Settlers of Catan has long been extremely popular and one of the bestselling board games. The game originated in Germany and was created by Klaus Teuber in 1995. Meanwhile it has been translated into 25 languages. The island of Catan is hexagonal and divided into various areas such as commodities and as forests, mountains and meadows. As a player it is your goal to get as many resources on the island, faster than your opponents. You're in need of commodities to create new towns, streets and city building. The building of towns and cities are worth points and those who get ten points first wins the game. You do not just get points for building cities and such, but also for the longest continuous route you get points. Players can trade with each other and choosing to help or sabotage other players. The board: In the basic game you have 37 land tiles available. These are hexagonal. The following tiles are available: 4 Forest 3 Mountains 4 Meadow 4 Arable land 3 Hills A Desert 9 Sea 9 Sea ports Victory Points you can earn in various ways. Namely: Every village is worth a victory point. Every city has two victory points. The longest trade route (ie the longest path), is worth two points. The longest trade route only counts if you have five or more contiguous roads. There are developments cards are worth points. It's a great family game but also a thrilling game. To win the game you need to apply the necessary different tactics what makes the game different every time. You can use different tactics for each game and take your opponents by surprise. You can also apply additional rules to make it even more exciting. There are many expansion sets available in the game. For me I love this game Settlers of Catan and it's a great game to play with a group.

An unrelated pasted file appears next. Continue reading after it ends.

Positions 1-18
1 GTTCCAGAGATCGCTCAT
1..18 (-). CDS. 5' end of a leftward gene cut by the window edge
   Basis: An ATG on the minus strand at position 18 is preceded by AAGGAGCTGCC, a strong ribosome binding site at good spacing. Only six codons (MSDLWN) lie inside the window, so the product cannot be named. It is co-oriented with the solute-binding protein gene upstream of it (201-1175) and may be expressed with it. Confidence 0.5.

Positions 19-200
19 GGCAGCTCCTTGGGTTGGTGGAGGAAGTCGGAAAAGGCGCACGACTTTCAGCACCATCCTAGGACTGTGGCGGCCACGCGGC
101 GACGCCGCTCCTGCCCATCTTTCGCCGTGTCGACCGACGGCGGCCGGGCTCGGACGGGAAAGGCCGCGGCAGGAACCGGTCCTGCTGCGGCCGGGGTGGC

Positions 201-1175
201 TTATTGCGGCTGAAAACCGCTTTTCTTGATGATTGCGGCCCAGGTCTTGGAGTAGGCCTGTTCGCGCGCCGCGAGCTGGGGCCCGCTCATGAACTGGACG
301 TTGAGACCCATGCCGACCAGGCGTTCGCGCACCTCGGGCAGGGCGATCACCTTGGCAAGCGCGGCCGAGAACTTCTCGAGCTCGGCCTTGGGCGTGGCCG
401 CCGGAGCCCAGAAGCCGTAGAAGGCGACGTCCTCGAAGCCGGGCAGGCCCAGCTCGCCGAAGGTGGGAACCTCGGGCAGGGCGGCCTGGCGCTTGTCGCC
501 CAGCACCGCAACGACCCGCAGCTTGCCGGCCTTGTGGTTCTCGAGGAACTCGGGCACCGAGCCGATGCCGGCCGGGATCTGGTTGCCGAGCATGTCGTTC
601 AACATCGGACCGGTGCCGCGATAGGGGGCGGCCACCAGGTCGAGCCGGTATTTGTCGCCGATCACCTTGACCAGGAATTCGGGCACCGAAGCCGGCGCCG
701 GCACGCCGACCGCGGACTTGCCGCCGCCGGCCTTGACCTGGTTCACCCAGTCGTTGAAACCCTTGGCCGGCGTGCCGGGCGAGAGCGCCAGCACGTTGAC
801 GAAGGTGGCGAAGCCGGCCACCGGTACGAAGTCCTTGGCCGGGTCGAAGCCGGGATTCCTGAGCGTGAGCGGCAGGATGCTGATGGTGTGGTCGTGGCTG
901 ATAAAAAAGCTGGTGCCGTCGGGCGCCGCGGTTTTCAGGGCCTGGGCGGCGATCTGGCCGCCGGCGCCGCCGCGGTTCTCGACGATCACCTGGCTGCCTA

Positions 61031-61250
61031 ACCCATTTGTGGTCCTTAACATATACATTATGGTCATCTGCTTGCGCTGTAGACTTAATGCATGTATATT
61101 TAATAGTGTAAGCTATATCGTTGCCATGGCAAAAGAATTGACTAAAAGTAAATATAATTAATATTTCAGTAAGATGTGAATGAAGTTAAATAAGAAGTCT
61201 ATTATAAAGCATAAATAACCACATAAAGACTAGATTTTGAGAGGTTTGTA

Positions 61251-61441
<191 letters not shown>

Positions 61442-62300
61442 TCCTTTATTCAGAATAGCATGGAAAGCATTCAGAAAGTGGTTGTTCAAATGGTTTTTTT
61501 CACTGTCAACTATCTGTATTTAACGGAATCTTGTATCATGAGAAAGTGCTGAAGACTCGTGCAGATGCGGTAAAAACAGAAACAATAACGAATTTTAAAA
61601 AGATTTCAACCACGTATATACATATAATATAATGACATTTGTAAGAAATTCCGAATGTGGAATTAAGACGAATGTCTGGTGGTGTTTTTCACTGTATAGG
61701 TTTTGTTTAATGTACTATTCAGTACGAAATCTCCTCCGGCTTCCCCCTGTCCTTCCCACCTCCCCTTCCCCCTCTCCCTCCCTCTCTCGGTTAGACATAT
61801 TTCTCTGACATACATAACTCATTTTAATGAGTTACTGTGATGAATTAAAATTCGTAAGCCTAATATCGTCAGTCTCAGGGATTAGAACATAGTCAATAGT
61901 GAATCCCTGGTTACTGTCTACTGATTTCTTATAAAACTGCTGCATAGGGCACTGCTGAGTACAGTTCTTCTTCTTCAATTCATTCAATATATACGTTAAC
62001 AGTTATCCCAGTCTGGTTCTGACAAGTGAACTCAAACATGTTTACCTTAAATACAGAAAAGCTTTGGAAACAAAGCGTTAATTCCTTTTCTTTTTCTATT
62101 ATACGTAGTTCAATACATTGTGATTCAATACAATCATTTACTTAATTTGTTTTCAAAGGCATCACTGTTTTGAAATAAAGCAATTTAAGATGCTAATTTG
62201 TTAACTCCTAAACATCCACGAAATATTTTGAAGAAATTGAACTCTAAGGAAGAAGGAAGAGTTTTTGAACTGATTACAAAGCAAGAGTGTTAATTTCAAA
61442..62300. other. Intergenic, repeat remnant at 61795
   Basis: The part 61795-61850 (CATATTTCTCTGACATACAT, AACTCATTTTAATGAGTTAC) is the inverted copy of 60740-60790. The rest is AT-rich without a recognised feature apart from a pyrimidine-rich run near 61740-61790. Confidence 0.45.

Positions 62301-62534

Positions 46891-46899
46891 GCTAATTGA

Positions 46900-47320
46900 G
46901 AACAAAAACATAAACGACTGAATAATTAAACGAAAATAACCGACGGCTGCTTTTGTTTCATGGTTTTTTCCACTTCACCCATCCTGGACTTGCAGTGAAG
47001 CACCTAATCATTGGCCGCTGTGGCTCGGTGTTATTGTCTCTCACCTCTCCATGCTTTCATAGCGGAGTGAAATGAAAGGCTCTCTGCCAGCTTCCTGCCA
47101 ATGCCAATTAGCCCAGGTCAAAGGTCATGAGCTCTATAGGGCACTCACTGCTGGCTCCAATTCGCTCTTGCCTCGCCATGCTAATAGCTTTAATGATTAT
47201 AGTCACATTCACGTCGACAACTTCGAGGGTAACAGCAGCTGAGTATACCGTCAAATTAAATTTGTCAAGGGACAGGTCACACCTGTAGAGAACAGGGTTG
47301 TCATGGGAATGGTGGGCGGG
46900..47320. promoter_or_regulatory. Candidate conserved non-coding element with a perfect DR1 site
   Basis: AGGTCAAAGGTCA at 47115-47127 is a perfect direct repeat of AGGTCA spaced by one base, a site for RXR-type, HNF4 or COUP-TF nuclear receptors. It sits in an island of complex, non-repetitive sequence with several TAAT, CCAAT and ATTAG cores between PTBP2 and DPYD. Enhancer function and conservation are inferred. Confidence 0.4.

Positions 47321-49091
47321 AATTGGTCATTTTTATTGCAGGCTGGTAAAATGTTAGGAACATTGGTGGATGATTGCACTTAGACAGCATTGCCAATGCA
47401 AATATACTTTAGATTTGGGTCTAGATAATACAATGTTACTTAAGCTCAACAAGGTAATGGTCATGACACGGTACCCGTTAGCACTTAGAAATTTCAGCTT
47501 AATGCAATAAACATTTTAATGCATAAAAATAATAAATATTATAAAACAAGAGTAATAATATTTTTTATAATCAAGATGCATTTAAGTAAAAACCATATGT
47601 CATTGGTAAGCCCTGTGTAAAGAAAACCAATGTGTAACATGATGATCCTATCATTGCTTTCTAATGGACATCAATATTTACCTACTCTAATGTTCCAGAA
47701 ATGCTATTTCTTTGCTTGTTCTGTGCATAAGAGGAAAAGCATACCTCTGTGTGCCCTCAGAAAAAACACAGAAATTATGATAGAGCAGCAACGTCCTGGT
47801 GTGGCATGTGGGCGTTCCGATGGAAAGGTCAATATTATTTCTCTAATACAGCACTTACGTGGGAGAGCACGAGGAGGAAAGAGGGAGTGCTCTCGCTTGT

Catan is a German board game which was invented in 1995 by Klaus Teuber and immediately won awards in its native country but remains relatively unknown worldwide. I was only introduced to the board game a couple of months ago by my cousin (who is currently competing in the World Of Catan world championships where she is in the quarter finals!) when the game was explained to me I just thought it sounded weird but since then I have become hooked. The island of Catan is hexagonal and divided up into 19 different hexes, 18 of which produce either logs, metal, sheep or bricks with one non productive desert hex. The way the board is set up each time varies with the tiles placed at random over the board and then numbers placed on top. It is your goal to build up your resources to build on the island more quickly than your opponents. In the game you play the part of a settler on the island of Catan. Each settler (or player) starts of by building 2 settlements on the edges of production hexes. Each hex is numbered from 2 to 12 and when the dice roll your number it yields one unit of production for every settlement built there. Players choose where to base their settlements trying to get a good mix of both resources and numbers; obviously a 6 or 8 will be far more likely to roll than a 2 or 12. You use your resources you build roads on the island and when you reach other hexes you can build more settlements and upgrade to cities. You can also buy development cards which are like wild cards; some allow you to steal resources from other players or build roads or use a knight to drive away the robber. The winner is the first person to reach ten victory points. Each settlement gives a point, a city two. There are also points for the longest road or the person who has used the most knights which can swap between players several times over the course of a game. Players have the option of trading resources with one another and also the bank at various rates depending on where they have built (like Monopoly somebody has to act as banker to dish out resources and cards) so there is always a lot of interaction and chat going on round the game table. Players set their own rate for each trade and can choose to help or hinder other players. The game gets really competitive with everyone vying for the best spaces on the board and trying to sabotage the other players. Catan can throw up some nasty surprises. Every time a 7 is rolled, the person who rolled gets to move the robber onto an opponents hex. The robber stops this hex producing anything and the person who rolled a 7 also gets to draw a card from the other person's hand. There is much gnashing of teeth and wailing when the robber is moved. Catan probably sounds very complicated to those who have never played before and I will admit being lost for the first game but you pick up the rules surprisingly quickly and learn tips and tricks to get ahead. The beauty of the game is that there is a new board built every time so you cannot stick to one strategy, you have to be flexible and adapt your game play to each new board in order to win. I play monopoly every so often but once you have learned the rules it gets dull as you use the same strategy for every game but every game of Catan is different. A game lasts from around 30 to 45 minutes and you need at least 3 players. It is a game primarily for adults, the teenagers in my family play but I don't see a child under 11 being able to pick it up. My family have all become great fans of the original Settlers Of Catan game as well as the more advanced variants. I received a brand new game for my birthday, the game costs around £25 from various retailers. The game itself is really visually striking and the pieces all of great quality with lovely wooden game pieces and nicely illustrated cards. It is advisable to splash out on the new game rather than the second hand one as the newer version has a nicer surround to stop the pieces of the island moving around which was a problem with older versions. The Settlers of Catan is a brilliant board game and I wish I had discovered it years ago. It combines the fun of a property trading game with the thought needed for a strategy game and also provides a great way for families to interact.